The UICC is a convening, capacity building, and advocacy organization that promotes greater equity in access to care and advances cancer control to higher visibility among the world’s health priorities. It includes more than 150 countries and over 950 organizations that include cancer societies, ministries of health, patient groups, researchers, policy makers, and over 50 strategic partners. Sharing of best practices is a major goal, together with tracking specific indicators that reveal whether national policies for cancer control are generating sustainable and effective programs and generating the needed outcomes to reduce incidence and death rates.


The ACS and the WHO / IARC work to influence local cancer prevention and detection worldwide.


ACS’ global priorities focus on making cancer control a political and public health priority, developing local cancer control capacity (especially in low- and middle-income countries), providing access to palliative care (effective pain and nausea control), and educating the public through multi-lingual online cancer information. Intensive ACS efforts are now dedicated to both tobacco control and women’s cancers.


Collaboration between ACS and the WHO has generated a comprehensive framework to reduce death from non-communicable diseases. Key strategies include increased screening for breast and cervical cancers (the most commonly diagnosed cancers), decreasing smoking prevalence, increased access to palliative care, and HPV vaccinations to lower cervical cancer rates. ACS also works with civil society worldwide to share best practices for cancer control organizations in governance, financial management, fundraising, program design and management, and monitoring and evaluation of results.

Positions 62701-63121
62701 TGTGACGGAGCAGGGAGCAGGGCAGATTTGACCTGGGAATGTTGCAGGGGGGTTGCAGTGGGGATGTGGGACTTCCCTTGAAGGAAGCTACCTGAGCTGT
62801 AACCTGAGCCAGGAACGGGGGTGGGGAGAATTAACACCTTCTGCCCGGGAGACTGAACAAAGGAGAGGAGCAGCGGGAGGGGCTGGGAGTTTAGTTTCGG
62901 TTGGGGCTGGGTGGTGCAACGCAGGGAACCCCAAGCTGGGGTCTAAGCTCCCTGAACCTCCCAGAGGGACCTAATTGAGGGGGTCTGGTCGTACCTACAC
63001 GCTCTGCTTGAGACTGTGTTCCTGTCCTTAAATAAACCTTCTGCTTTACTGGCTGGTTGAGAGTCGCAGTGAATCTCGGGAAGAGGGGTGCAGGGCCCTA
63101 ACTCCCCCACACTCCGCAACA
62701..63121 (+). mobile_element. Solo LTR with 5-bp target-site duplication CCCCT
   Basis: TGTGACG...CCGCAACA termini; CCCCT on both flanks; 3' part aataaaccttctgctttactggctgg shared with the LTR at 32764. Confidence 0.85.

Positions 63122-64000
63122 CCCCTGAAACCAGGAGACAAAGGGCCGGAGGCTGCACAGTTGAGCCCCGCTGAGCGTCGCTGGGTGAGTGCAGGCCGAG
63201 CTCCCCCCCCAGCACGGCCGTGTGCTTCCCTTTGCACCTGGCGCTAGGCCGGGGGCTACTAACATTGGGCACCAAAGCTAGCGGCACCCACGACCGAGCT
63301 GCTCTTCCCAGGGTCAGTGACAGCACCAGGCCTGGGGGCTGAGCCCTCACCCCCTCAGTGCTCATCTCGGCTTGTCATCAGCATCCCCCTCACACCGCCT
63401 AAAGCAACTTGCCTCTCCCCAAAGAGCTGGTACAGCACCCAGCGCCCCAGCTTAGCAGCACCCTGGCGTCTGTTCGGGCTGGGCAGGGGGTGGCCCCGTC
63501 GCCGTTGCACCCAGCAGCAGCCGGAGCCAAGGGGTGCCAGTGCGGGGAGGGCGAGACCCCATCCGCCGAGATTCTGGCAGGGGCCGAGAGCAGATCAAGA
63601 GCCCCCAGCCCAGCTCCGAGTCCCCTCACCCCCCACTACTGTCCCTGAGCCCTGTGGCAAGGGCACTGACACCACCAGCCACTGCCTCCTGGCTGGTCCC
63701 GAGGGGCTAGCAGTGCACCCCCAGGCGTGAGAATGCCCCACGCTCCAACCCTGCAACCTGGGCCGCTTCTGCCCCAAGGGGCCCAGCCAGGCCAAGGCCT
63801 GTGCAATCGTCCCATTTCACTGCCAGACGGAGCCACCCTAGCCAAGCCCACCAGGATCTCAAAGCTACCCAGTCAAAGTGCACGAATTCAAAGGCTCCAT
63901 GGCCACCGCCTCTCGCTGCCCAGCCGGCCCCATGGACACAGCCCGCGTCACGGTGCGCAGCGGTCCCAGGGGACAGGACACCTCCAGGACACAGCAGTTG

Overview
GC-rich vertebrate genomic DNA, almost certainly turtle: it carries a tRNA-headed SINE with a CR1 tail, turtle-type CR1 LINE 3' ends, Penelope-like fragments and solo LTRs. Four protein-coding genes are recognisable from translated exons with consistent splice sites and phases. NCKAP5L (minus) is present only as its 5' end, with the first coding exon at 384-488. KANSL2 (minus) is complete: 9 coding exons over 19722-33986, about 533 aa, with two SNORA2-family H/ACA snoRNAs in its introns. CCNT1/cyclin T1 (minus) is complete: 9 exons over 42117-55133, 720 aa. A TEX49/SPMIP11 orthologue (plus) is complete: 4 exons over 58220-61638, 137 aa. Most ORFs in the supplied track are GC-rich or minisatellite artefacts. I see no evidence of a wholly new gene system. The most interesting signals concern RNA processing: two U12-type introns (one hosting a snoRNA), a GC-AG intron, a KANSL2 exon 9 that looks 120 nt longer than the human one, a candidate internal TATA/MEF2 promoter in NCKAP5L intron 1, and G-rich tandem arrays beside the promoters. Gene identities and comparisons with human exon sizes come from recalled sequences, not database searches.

The IARC is all about cancer control and public health policy research. IARC does not conduct clinical research but rather focuses on cancer trends and the impacts of cancer control policies. It generates an evidence base that supports country cancer registries in gathering and analyzing data about the cancer burden in different locales and in translating identified environmental / lifestyle risk factors into potential prevention strategies.


In addition, the IARC generates the WHO “Blue Book” which classifies human tumors and maintains a global cancer biobank that currently holds 6 million tissue samples from over 600,000 individuals. Finally, IARC the training and training of cancer researchers, especially in cancer epidemiology and cancer registration, provides an important resource to low- and middle-income countries. IARC funding derives from the European Union, National Cancer Institute (US), Institut National du Cancer (France), and a variety of international and national charities, including the Bill and Melinda Gates Foundation.


Knowing the location and scope of the cancer problem is the bedrock for global cancer control.


Read Part Two:  What Can Science Do to Stop Cancer?

Read Part Three:  What Resources do Researchers Need?

Read Part Four:  What Does the Public Need to Know?




debbiecornwallA legislative advocate and speaker with the American Cancer Society’s Cancer Action Network, Deborah J. Cornwall is the author of Things I Wish I’d Known: Cancer Caregivers Speak Out and Things I Wish I’d Known: Cancer and Kids.





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3 Responses to World Cancer Day 2017: A few words from Deborah Cornwall, Part 1